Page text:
Get 1 more page view just for clicking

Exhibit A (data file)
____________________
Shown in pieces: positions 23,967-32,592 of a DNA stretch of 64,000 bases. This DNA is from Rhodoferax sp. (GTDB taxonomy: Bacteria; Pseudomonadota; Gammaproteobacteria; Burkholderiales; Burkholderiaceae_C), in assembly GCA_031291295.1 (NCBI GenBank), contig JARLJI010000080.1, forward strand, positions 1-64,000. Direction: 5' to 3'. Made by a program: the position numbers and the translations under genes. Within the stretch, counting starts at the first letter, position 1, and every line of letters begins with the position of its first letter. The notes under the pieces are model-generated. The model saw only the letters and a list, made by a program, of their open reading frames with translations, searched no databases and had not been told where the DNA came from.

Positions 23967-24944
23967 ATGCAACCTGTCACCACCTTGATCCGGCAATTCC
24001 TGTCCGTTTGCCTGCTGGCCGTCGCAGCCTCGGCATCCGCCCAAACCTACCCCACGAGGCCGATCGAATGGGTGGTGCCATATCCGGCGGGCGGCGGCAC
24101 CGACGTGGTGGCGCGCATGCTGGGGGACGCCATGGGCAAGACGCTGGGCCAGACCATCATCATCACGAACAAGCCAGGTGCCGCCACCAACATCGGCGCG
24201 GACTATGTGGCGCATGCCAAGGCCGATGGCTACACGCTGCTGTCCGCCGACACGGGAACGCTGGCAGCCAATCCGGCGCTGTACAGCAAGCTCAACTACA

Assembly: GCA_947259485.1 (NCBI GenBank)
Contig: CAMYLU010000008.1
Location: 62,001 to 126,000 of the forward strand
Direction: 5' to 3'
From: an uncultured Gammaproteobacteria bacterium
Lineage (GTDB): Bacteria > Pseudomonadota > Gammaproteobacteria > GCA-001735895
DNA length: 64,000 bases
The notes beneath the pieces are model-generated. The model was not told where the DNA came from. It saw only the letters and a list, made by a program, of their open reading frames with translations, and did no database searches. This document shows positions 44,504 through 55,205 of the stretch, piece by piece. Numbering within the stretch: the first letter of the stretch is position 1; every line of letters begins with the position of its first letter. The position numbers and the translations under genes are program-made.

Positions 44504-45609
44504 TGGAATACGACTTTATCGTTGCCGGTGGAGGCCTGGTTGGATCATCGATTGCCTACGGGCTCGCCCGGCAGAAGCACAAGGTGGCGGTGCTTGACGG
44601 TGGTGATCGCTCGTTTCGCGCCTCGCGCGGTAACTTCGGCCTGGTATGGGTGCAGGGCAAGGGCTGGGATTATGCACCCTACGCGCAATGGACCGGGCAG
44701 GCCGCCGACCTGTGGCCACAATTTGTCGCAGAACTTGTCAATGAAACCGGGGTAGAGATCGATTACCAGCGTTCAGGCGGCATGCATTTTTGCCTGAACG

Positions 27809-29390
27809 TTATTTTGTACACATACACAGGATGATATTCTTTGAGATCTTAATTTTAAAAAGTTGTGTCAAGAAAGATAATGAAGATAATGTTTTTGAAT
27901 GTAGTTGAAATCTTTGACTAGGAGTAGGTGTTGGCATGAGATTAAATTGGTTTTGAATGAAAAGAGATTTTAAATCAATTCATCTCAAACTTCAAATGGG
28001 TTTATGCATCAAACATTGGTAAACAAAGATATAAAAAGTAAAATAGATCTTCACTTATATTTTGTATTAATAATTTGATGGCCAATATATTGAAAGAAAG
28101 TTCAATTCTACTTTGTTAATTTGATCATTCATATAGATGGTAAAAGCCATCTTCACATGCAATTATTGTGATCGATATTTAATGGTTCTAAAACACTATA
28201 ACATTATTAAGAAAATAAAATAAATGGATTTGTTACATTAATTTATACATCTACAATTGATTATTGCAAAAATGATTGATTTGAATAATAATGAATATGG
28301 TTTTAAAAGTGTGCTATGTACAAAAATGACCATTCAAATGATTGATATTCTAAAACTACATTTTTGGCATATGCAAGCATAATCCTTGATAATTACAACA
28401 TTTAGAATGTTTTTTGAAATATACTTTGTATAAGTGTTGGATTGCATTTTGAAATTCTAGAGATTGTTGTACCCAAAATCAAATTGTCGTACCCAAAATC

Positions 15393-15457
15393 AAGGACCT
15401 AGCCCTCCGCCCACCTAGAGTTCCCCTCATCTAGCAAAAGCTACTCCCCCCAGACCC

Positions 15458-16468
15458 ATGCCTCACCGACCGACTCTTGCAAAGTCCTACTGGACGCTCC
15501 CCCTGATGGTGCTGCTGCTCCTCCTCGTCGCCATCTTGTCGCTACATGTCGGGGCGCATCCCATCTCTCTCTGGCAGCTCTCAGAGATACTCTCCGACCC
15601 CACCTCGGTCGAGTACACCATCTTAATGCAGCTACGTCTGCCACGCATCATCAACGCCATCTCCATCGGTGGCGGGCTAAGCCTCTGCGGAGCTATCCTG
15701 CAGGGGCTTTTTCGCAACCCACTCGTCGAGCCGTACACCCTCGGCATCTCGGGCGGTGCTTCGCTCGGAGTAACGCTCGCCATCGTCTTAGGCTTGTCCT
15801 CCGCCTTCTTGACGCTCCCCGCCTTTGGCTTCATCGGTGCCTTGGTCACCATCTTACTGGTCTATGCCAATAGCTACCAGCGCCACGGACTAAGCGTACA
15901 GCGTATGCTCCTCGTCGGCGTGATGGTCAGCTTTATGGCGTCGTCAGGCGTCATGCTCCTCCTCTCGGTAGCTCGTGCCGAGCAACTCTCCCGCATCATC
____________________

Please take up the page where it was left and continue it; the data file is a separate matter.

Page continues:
to like us on Facebook